If the old maxim that everything evens out in life is true, the Kenai River Brown Bears must have had some awfully easy roads to the playoffs in the past.
The Bears, fighting to make the playoffs for the sixth time in their seventh season, indeed have made the playoffs on three occasions before the puck drop on opening night, because there were only four teams in the division.
This year’s outfit is paying the price.
Kenai River came off of holiday break on Dec. 27 in fifth place in the North American Hockey League Midwest Division.
Since then, the Bears have picked up a point in 13 of 19 games, playing teams currently over .500 in 15 of those 19 games.
The reward for that relatively solid stretch of hockey? Fifth place in the Midwest Division, which would currently put the Bears out of the playoffs.
And it’s not about to get any easier. The Bears have 11 games remaining. Nine of those games are on the road, and nine of those games are against teams currently over .500.
Four of those games are against Fairbanks, the top team in the league. The Bears will end up playing Fairbanks 16 times out of a 60-game schedule. The Bears are 2-10 against the Ice Dogs thus far.
The crucial 11-game finale begins today with a 6:05 p.m. AST tilt at the Wenatchee (Wash.) Wild. The Bears stay in Wenatchee for a 6:05 p.m. game Saturday and 2:05 p.m. game Sunday.
The Wild are currently in fourth place in the Midwest with 56 points, while Kenai River has played two less games than Wenatchee and has 54 points.
The Coulee Region (Wis.) Chill are in third with 58 points and have played one less game than Kenai River. The Minnesota Wilderness (65 points) and Ice Dogs (77 points) lead the division.
The Bears (24-19-6) are still smarting from a 7-1 loss in Fairbanks on Saturday. The loss came on the heels of a 3-2 overtime victory over the Ice Dogs on Friday.
“We didn’t do a lot of the little things we did Friday,” Kenai River head coach Geoff Beauparlant said. “Give Fairbanks credit, they played a solid hockey game. They were skating, they were physical and they took the puck into difficult areas.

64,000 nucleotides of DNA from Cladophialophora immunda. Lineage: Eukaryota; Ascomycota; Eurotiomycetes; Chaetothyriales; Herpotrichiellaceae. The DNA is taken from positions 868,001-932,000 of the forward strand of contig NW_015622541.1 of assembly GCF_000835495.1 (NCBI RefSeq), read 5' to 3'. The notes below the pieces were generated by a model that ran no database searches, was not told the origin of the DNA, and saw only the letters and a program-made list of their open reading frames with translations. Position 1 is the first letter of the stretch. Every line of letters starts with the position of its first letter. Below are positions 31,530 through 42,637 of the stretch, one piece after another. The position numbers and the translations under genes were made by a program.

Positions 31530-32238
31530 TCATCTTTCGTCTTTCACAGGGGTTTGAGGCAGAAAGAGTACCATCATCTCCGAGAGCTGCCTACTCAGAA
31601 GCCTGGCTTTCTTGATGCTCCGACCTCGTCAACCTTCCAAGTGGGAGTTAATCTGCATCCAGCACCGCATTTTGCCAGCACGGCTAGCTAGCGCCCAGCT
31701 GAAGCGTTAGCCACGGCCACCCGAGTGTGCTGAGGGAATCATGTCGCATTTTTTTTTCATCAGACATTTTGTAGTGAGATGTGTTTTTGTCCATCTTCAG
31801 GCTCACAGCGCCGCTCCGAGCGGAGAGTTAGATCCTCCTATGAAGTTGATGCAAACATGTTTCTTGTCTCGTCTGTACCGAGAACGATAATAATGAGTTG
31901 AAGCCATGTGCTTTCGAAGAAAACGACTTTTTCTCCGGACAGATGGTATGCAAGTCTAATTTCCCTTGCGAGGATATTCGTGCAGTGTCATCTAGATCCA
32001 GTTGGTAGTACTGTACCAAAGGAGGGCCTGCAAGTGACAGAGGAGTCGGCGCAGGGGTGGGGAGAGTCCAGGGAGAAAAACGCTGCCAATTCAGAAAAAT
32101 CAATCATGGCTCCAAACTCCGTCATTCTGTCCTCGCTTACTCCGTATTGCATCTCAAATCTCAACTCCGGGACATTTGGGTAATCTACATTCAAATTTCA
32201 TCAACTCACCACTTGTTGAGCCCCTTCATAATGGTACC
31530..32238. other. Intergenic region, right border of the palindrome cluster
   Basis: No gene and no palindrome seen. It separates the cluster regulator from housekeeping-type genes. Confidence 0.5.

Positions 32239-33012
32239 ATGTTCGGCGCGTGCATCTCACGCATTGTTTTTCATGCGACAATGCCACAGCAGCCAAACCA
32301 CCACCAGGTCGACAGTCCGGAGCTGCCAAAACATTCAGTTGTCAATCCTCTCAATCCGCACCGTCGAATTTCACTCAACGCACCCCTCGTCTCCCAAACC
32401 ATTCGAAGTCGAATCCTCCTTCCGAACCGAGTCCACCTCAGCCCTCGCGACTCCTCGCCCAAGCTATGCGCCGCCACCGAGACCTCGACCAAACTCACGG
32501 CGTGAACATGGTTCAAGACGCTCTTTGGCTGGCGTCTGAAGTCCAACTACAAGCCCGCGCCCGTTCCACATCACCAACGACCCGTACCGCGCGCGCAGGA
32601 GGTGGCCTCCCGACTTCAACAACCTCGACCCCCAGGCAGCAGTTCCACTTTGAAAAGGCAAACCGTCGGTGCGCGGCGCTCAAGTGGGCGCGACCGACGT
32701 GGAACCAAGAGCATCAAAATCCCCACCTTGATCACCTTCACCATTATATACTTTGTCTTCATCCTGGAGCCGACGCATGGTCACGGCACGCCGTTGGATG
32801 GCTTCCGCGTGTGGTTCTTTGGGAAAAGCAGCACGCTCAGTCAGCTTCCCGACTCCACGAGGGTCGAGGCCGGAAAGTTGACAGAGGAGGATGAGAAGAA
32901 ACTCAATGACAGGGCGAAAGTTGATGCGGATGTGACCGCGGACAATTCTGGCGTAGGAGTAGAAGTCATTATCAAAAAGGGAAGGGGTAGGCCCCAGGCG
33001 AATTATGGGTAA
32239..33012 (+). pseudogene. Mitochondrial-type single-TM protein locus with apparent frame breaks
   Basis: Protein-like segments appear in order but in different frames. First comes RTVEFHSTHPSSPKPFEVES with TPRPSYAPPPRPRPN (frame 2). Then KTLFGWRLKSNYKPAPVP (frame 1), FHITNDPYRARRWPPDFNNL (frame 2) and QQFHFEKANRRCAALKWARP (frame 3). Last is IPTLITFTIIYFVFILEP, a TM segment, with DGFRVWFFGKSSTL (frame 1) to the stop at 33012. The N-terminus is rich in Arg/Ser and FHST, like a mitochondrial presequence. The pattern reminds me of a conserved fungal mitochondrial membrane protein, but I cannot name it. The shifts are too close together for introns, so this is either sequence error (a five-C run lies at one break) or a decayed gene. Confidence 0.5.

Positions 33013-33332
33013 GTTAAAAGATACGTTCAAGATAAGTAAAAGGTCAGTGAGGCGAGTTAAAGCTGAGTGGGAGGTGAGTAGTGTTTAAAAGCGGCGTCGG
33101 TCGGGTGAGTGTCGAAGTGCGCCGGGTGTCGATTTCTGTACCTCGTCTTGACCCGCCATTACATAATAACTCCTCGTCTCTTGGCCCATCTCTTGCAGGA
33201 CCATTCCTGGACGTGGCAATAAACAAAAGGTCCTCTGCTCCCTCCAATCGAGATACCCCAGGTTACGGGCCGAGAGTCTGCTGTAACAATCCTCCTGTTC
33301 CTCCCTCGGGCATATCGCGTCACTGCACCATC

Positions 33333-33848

“We got caught watching instead of playing.”
Beauparlant said the team was disappointed Saturday night, but in a better mood Sunday.
“We’re trying to use it as a rallying point,” Beauparlant said. “It could be a huge wakeup call for our guys that they need to be ready to go and play with a little bit more urgency.
“We had two pretty solid days of practice preparing for what arguably could be the biggest weekend of the year.”
The Bears won the first five games of the season against Wenatchee, but lost the last four, including a three-game sweep at the Soldotna Regional Sports Complex from Jan. 30 to Feb. 1. The Bears have won all three games in Wenatchee.
Beauparlant said the Bears must improve upon special teams and tempo in order to halt the losing streak against the Wild.
The Wild have the third-best power play in the league and seventh-best penalty kill, while the Bears are 12th on the power play and 15th on the penalty kill.
“At times when we play Wenatchee, we get caught up in a run-and-gun style,” Beauparlant said. “They like to get up and go and trade chances, while we want to play a more controlled game and take advantage of opportunities when presented.”
The series will feature two of the top four scorers in the league. Kenai River’s Alec Butcher leads the league with 55 points, while Wenatchee’s Troy Loggins is tied for third with 51.
“When he is on his game, he is one of the best players in the league,” Beauparlant said of Butcher. “But it is going to take more than just him.”
The coach said Tyler Andrews has been playing well on defense, blocking about five shots a night for the last five to eight games. Defenseman Ben Campbell also is settling in nicely after coming in a trade.
On offense, Beauparlant said the workhorse types like Conor Deal, Jack Gessert and Matt Rudin will have to contribute, particularly because gritty forward Zack Zulkanycz is out indefinitely with a concussion.
Seven of the nine games between the Bears and Wild have been decided by one goal. Four have been decided by overtime or shootout.
“It’s been an exciting hockey series,” Beauparlant said. “Both teams play with a lot of skill and speed. It’s very entertaining hockey.”